Notice: Undefined variable: n_bookId in /var/www/domains/booqster/index.php on line 177 Public Parts: How Sharing in the Digital Age Improves the Way We Work and Live by Jeff Jarvis, ISBN 9781451636000 -

Public Parts: How Sharing in the Digital Age Improves the Way We Work and Live

Simon & Schuster

Public Parts: How Sharing in the Digital Age Improves the Way We Work and Live Overview

A visionary and optimistic thinker examines the tension between privacy and publicness that is transforming how we form communities, create identities, do business, and live our lives. Thanks to the internet, we now live—more and more—in public. More than 750 million people (and half of all Americans) use Facebook, where we share a billion times a day. The collective voice of Twitter echoes instantly 100 million times daily, from Tahrir Square to the Mall of America, on subjects that range from democratic reform to unfolding natural disasters to celebrity gossip. New tools let us share our photos, videos, purchases, knowledge, friendships, locations, and lives. Yet change brings fear, and many people—nostalgic for a more homogeneous mass culture and provoked by well-meaning advocates for privacy—despair that the internet and how we share there is making us dumber, crasser, distracted, and vulnerable to threats of all kinds. But not Jeff Jarvis. In this shibboleth-destroying book, Public Parts argues persuasively and personally that the internet and our new sense of publicness are, in fact, doing the opposite. Jarvis travels back in time to show the amazing parallels of fear and resistance that met the advent of other innovations such as the camera and the printing press. The internet, he argues, will change business, society, and life as profoundly as Gutenberg’s invention, shifting power from old institutions to us all. Based on extensive interviews, Public Parts introduces us to the men and women building a new industry based on sharing. Some of them have become household names—Facebook’s Mark Zuckerberg, Google’s Eric Schmidt, and Twitter’s Evan Williams. Others may soon be recognized as the industrialists, philosophers, and designers of our future. Jarvis explores the promising ways in which the internet and publicness allow us to collaborate, think, ways—how we manufacture and market, buy and sell, organize and govern, teach and learn. He also examines the necessity as well as the limits of privacy in an effort to understand and thus protect it. This new and open era has already profoundly disrupted economies, industries, laws, ethics, childhood, and many other facets of our daily lives. But the change has just begun. The shape of the future is not assured. The amazing new tools of publicness can be used to good ends and bad. The choices—and the responsibilities—lie with us. Jarvis makes an urgent case that the future of the internet—what one technologist calls “the eighth continent”—requires as much protection as the physical space we share, the air we breathe, and the rights we afford one another. It is a space of the public, for the public, and by the public. It needs protection and respect from all of us. As Secretary of State Hillary Clinton said in the wake of the uprisings in the Middle East, “If people around the world are going to come together every day online and have a safe and productive experience, we need a shared vision to guide us.” Jeff Jarvis has that vision and will be that guide.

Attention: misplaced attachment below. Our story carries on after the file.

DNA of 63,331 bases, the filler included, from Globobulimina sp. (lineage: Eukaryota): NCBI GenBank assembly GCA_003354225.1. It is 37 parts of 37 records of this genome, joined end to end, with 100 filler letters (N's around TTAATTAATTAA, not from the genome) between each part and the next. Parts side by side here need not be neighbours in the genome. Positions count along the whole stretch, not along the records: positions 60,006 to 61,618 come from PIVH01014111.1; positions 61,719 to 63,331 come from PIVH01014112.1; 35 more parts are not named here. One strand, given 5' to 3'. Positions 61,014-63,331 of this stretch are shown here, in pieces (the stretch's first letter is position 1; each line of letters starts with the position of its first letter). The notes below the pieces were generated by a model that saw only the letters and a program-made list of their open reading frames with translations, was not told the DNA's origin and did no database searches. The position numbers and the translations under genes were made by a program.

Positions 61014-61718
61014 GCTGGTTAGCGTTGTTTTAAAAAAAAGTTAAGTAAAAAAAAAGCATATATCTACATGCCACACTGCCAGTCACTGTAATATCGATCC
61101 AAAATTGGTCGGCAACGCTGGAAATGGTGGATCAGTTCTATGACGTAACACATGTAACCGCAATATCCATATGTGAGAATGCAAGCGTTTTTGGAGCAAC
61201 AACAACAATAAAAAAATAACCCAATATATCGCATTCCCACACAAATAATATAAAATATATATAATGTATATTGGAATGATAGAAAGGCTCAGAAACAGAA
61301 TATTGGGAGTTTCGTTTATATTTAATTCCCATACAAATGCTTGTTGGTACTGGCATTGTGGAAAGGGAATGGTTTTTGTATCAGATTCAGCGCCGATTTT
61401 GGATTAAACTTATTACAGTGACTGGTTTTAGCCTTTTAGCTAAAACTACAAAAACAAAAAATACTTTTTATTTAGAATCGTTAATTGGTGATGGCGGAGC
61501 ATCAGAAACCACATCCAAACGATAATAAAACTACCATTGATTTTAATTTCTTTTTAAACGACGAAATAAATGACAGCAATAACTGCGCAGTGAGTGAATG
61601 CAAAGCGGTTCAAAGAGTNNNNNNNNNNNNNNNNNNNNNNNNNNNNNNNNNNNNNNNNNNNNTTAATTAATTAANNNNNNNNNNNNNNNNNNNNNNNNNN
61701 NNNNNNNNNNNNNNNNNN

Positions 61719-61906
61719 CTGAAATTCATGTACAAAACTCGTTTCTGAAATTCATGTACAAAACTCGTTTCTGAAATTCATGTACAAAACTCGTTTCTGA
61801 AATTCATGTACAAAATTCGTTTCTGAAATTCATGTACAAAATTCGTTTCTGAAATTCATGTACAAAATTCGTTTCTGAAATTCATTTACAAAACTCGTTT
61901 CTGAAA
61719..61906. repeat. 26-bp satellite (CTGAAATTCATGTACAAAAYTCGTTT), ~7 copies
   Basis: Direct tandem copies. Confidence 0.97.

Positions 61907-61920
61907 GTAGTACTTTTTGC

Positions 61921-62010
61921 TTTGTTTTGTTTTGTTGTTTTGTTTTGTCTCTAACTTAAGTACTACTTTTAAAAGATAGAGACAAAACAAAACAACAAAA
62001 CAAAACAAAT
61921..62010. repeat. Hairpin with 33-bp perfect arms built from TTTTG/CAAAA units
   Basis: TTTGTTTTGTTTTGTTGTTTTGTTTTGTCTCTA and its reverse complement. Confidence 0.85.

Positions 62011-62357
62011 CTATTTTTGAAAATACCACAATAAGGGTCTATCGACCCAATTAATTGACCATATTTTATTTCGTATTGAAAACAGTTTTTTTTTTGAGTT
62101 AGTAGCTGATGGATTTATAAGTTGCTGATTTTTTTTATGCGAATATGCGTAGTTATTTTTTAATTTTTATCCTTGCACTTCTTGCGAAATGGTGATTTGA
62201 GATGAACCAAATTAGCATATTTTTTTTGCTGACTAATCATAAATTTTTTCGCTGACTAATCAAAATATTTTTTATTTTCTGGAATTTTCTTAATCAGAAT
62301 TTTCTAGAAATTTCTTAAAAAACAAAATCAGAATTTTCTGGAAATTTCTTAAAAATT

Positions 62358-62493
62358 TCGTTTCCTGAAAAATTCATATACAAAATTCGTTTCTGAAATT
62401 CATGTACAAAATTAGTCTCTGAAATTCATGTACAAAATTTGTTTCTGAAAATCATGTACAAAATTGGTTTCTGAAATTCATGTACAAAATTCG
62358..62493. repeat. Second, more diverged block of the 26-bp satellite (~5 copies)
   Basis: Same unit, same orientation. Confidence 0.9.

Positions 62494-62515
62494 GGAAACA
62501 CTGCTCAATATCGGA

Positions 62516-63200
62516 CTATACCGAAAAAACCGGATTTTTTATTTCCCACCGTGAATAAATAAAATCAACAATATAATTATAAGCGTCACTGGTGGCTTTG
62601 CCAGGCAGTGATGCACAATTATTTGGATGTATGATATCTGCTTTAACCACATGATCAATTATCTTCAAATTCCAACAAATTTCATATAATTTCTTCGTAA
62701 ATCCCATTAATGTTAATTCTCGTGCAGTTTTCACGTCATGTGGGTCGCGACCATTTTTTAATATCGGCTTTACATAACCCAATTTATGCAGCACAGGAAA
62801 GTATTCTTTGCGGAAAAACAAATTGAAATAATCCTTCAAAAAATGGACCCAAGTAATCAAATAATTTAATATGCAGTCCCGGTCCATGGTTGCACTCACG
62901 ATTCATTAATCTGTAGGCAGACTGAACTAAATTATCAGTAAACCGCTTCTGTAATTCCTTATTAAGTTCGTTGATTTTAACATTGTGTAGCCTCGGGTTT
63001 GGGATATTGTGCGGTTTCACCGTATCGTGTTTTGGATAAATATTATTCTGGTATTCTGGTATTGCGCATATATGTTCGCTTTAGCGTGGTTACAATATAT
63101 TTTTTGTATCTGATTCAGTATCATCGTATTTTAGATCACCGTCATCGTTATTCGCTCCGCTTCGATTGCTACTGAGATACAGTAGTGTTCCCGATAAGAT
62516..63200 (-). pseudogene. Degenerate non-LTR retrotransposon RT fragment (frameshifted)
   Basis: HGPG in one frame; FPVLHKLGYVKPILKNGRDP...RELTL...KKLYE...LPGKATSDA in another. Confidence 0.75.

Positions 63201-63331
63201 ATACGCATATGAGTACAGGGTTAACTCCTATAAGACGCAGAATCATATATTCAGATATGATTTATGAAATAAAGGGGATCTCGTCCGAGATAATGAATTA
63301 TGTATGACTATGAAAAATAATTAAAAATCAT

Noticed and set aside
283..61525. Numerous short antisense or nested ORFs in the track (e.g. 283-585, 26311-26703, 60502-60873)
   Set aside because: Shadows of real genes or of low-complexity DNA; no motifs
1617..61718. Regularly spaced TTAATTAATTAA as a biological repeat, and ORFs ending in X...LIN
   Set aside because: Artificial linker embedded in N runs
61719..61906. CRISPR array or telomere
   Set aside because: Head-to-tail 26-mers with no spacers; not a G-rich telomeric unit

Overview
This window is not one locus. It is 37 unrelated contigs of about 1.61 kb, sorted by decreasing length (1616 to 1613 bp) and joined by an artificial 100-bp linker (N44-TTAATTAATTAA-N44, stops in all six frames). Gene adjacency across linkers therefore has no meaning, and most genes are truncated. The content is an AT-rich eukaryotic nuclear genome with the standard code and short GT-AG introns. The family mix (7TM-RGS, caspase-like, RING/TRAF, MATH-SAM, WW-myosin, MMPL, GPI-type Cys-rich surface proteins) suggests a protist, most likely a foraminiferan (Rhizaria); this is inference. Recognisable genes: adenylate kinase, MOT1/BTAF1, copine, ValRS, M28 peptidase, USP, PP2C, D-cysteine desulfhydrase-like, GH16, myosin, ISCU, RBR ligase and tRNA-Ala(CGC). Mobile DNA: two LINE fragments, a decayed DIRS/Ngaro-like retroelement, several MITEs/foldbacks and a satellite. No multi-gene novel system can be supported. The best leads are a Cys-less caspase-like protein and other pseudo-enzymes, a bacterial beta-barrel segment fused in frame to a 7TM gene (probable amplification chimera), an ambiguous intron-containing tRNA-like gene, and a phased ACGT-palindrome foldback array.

Public Parts: How Sharing in the Digital Age Improves the Way We Work and Live Editorial Reviews

From the Publisher

“A refreshing take on a topic often covered by people who feel that the Internet…threatens to imperil our children and undermine our society.”—Jessi Hempel,

"This is a superior work. Not only is it well researched and elegantly argued but he makes some original observations about how digital technology is changing the nature of human self-expression."—John Gapper, The Financial Times

"Jarvis offers a persuasive and personal look at why sharing things publicly on the Web should become the norm... Jarvis works methodically in Public Parts to unravel long-held beliefs about why openness online is dangerous... Jarvis' message of openness will be provocative to many, but what he explores is only the beginning of a revolution that will continue to change how we use the Web—and how the Web uses us."—Mark W. Smith, Detroit Free Press